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J Am Board Fam Pract. 1997 Jul-Aug;10(4):249-58.

Withdrawal of antihypertensive medications.

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  • 1Department of Family Medicine, State University of New York at Stony Brook 11794-8461, USA.



Pharmacologic treatment of hypertension reduces risks of stroke, congestive heart failure, renal failure, and mortality, but whether medications, once begun, need to be continued for life is uncertain.


Several search strategies on MEDLINE using key words "medication," "withdrawal," "discontinuance," and "therapy" in several combinations, nested within "hypertension," were not productive. Accordingly, articles known to the authors and citations within them were reviewed. A survey of a random sample of members of the New York Academy of Family Practice was conducted to ascertain current practice of practicing physicians.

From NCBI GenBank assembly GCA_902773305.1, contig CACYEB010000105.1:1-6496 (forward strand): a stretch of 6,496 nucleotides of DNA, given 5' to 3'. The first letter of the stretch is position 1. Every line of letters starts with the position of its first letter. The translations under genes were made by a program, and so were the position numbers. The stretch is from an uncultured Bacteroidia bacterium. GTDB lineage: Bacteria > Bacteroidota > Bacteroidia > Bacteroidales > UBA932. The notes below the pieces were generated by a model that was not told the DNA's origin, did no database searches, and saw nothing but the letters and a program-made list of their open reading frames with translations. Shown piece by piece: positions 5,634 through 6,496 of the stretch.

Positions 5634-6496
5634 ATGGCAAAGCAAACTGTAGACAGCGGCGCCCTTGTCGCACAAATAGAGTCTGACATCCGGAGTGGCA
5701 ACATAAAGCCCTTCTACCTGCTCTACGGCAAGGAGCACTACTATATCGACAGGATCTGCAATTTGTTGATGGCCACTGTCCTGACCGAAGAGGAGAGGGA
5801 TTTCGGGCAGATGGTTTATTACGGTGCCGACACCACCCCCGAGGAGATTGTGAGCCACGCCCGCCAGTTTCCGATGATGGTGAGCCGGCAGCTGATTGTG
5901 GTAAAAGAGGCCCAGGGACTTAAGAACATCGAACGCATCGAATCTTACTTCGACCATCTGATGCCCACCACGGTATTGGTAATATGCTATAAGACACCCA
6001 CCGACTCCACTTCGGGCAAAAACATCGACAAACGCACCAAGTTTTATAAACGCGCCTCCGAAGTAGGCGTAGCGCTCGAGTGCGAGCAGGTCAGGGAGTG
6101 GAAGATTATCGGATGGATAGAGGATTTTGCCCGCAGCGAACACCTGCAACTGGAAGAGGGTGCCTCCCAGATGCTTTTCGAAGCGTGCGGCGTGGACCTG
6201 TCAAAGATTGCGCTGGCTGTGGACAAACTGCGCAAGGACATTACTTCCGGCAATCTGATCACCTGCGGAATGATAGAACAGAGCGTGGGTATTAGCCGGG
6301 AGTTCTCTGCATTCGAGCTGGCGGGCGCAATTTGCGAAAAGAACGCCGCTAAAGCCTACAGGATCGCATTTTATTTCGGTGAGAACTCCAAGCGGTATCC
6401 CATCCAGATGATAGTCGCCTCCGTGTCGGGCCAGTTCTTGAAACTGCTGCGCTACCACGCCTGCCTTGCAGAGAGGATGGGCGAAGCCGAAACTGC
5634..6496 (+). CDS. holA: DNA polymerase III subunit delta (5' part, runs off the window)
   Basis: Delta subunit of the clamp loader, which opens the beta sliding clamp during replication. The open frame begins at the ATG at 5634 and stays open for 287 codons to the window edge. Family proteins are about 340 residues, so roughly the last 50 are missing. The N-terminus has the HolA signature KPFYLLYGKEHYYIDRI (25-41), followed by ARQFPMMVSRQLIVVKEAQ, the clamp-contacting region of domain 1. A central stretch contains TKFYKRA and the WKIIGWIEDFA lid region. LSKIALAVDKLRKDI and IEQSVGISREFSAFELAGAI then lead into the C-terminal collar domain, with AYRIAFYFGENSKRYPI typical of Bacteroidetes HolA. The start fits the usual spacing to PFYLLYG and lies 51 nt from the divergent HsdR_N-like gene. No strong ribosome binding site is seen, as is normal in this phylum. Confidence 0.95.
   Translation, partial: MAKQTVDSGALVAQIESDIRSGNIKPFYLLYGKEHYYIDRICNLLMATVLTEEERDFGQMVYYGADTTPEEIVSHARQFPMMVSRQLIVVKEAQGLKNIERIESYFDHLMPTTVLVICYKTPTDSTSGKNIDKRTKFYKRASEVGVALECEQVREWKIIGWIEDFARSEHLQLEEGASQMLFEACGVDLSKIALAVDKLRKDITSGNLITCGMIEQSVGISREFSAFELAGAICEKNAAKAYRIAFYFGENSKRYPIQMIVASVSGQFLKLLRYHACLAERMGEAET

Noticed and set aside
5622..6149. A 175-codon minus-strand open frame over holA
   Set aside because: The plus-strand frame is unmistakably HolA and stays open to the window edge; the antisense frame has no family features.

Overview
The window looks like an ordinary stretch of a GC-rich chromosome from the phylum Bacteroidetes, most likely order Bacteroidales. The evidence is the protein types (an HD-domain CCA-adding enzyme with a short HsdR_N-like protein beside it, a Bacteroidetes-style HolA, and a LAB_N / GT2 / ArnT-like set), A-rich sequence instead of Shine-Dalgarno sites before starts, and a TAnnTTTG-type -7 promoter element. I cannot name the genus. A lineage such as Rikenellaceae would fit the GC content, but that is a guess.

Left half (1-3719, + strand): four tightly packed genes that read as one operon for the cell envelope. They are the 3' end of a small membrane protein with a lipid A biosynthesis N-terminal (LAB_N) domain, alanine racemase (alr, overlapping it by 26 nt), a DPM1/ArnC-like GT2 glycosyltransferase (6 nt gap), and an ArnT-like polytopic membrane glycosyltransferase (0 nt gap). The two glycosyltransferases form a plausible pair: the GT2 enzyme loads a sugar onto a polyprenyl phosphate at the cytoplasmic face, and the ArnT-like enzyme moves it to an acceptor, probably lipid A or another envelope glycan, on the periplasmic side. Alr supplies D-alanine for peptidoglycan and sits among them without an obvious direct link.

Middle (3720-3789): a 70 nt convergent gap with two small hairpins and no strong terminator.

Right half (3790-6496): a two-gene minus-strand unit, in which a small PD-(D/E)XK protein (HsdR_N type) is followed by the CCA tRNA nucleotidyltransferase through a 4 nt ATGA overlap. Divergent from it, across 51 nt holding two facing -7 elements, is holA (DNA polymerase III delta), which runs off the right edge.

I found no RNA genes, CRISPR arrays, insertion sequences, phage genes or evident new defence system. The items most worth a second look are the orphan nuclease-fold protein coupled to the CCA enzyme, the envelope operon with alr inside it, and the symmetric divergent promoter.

Eighteen studies of antihypertensive medication withdrawal were located and all were reviewed. In 12 trials average success rates of 40.3 percent after 1 year of follow-up and 27.7 percent after 2 years were achieved. In six studies limited to elderly patients, an average success rate of 26.2 percent was obtained for periods of 2 or more years. The trials, however, were heterogeneous in design, patient selection criteria, and follow-up. The survey of family physicians indicated that 79.1 percent attempt withdrawal of antihypertensive medications in hypertensive patients whose blood pressure is controlled and who are without symptoms from medication.


We conclude that successful withdrawal of antihypertensive medications can have substantial benefits with few or no adverse consequences and might be successful in about one third of patients. Additional research is required to substantiate rates of successful medication withdrawal, to define the best method of withdrawing medications, and to delineate characteristics of patients in whom withdrawal is most likely to succeed.

[PubMed - indexed for MEDLINE]
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